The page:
Tensions in the Serb-majority northern part of Kosovo are rising ahead of a deadline to set up an association of Serb municipalities in the region. Serbia's president has told compatriots "peace is in our best interest."
In an open letter to Serbs in Kosovo, Serbian President Aleksandar Vucic has said Pristina will "not lift a finger" to establish the agreed-upon Community of Serb Municipalities in Kosovo.
The association is designed to give Serb-majority municipalities in Kosovo limited autonomous powers. The plan resulted from the European Union's 2013 Brussels Agreement, which is intended to normalize relations between Serbia and Kosovo, but the proposal has been on hold since then.
Saturday is the deadline by which the Kosovo government is supposed to finish the first draft of the statute for the association. Pristina has insisted the deadline will be met, but Vucic expressed doubt.
"All the warnings and suspicions that I have been expressing the whole time are being confirmed and are coming true," Vucic said in the letter, a translation of which was provided by Serbian broadcaster b92. "Pristina will not lift a finger… to form the Community of Serb Municipalities."
Calls for calm
Vucic also accused unnamed individuals of using threats and spreading rumors to instill fear and unrest, warning Serbs in Kosovo not to "react on provocations."
"Peace is our greatest interest," his letter read. "Serbia is ready… to fulfill its commitment to you and protect your lives and peace, if necessary."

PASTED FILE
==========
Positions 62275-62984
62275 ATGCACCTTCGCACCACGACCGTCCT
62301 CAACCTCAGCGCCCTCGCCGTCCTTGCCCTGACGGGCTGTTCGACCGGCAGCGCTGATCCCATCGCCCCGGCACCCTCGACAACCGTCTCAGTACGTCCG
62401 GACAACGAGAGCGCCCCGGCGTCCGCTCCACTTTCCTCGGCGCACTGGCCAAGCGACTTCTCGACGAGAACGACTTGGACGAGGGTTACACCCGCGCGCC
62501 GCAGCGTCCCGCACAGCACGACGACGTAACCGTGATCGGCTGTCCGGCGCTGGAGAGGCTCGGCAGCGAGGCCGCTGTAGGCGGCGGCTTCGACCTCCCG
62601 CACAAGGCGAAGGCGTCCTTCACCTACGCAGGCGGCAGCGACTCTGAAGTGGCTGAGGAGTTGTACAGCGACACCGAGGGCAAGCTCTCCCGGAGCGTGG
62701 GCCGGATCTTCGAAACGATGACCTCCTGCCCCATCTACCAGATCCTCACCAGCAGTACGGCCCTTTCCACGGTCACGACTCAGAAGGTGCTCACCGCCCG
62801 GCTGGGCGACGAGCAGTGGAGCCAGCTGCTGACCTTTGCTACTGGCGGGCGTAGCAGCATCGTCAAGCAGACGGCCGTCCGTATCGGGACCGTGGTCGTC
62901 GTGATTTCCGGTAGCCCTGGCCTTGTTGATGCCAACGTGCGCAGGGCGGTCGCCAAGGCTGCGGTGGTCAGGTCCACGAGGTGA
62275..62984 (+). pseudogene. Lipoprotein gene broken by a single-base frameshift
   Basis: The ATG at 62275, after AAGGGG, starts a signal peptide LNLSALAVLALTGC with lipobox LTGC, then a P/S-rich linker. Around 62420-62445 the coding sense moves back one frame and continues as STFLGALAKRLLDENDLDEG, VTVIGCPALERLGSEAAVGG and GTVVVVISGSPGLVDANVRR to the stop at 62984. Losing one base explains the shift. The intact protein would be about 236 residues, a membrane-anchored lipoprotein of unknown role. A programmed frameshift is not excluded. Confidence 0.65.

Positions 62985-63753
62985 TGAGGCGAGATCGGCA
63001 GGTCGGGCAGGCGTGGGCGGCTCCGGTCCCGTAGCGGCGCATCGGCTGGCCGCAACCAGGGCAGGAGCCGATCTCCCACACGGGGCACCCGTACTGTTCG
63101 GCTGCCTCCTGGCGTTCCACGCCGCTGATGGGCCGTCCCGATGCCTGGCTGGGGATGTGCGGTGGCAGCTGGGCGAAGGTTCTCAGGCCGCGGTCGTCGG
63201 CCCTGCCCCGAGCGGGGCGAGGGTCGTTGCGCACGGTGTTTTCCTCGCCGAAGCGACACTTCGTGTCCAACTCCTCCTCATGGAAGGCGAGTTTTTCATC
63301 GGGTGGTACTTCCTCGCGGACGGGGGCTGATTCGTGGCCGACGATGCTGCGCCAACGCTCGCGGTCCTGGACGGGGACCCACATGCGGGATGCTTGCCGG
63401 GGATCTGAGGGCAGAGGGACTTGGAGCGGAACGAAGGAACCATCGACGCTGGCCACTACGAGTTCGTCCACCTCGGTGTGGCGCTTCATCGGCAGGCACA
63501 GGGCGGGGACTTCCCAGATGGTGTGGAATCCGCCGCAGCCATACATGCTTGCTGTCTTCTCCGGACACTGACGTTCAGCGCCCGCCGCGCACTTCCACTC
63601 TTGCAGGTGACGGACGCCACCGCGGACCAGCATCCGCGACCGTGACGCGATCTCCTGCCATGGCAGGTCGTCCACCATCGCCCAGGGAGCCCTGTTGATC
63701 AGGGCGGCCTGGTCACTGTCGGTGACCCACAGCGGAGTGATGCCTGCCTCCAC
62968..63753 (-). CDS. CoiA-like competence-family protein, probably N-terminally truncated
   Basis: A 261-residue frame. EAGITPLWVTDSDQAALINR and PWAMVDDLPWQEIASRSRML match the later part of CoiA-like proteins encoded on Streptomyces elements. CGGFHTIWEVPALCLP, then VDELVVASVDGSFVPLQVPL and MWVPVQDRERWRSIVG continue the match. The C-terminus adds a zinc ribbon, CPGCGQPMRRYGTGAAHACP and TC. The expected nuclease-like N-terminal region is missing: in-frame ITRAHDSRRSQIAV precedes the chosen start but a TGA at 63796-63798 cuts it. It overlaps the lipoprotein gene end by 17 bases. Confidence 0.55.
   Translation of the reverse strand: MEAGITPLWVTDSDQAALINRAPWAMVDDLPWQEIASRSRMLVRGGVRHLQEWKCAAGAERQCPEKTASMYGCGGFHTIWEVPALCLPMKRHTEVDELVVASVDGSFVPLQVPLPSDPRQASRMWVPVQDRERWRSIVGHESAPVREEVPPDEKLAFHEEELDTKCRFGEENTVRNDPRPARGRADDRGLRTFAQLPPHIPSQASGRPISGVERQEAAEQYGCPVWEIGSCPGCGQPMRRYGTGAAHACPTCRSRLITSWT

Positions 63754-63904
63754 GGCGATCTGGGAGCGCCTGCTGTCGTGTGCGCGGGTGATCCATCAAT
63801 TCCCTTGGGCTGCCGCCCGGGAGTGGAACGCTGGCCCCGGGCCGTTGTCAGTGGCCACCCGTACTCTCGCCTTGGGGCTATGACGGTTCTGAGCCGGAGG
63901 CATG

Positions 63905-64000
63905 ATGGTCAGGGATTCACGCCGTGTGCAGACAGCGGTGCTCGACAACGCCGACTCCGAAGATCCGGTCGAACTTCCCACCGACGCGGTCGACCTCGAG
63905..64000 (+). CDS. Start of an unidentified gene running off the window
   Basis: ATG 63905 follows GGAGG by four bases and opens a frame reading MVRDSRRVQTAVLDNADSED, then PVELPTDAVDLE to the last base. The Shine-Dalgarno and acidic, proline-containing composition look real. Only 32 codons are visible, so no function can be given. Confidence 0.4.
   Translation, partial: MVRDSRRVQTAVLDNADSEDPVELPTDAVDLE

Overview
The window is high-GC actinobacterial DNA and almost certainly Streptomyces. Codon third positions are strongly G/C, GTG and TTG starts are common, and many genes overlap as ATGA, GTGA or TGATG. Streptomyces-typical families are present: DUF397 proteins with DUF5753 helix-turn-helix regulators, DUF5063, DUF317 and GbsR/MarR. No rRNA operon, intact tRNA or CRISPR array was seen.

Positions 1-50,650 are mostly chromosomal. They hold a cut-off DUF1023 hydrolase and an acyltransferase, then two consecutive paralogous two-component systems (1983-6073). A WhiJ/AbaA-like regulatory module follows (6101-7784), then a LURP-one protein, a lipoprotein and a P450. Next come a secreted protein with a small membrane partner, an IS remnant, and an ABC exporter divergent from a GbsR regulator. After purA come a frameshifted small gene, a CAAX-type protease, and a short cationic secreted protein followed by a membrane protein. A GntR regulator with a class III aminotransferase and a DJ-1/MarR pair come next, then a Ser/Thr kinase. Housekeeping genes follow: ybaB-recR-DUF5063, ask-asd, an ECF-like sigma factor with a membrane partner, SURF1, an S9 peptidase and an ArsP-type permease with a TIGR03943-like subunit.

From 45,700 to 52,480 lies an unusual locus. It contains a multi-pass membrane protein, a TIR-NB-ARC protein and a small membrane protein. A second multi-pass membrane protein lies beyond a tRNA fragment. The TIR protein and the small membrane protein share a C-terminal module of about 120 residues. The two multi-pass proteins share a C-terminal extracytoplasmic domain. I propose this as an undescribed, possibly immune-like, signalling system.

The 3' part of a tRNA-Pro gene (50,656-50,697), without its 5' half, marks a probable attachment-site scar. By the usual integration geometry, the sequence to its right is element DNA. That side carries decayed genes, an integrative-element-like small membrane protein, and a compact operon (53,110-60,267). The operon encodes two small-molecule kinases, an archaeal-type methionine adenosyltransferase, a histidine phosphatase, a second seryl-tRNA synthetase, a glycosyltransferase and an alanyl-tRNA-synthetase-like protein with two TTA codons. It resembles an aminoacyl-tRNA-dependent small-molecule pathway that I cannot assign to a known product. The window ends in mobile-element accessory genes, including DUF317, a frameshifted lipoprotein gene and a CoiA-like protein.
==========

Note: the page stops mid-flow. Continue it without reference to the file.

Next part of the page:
Earlier Friday, Vucic called an extraordinary session of Serbia's National Security Council for Saturday over allegations that Kosovo authorities might try to take over the Gazivode hydropower plant or other infrastructure that serve the Serb majority municipalities, according to Balkan Insight.
Kosovo's Prime Minister Ramush Haradinaj has warned Serbs not to try and proclaim autonomy.
"Nobody has the right to take unilateral action," Haradinaj said at a press conference, adding that "breaching the laws of Kosovo will not be tolerated."
Kosovo, which has an ethnic Albanian majority, declared its independence from Serbia in 2008, though Belgrade continues to reject it. In 2013, a consensus was reached by the two countries on "normalizing relations" under the auspices of the Brussels Agreement.
Serbia agreed to give Kosovo judicial and administrative freedoms, which Kosovo hailed as recognition of its sovereignty. In exchange, Kosovo agreed to give certain autonomous powers to an association of 10 Serb-majority municipalities in the north.
However, in 2015, the Constitutional Court of Kosovo proclaimed parts of the 2013 agreement unconstitutional. Albanian communities in southern Serbia have objected to the association proposal, saying an autonomous Serb region within Kosovo would cripple the country's sovereignty.
On Thursday, Kosovo's President Hashim Thaci said "Kosovo's border with Serbia needs to be redefined, or corrected," in an interview with VOA's Albanian Service.
"In the process of our future dialogue with Belgrade, we will work together with the international community to define the Kosovo-Serbia border," he said. "I want to emphasize that Kosovo will not be divided; I want to forcefully stress it. Belgrade cannot bring to the table the division of Kosovo, a thing that they have asked for in the past."
Both Serbia and Kosovo have ambitions of joining the European Union. Croatia and Slovenia are the only former Yugoslav states in the bloc.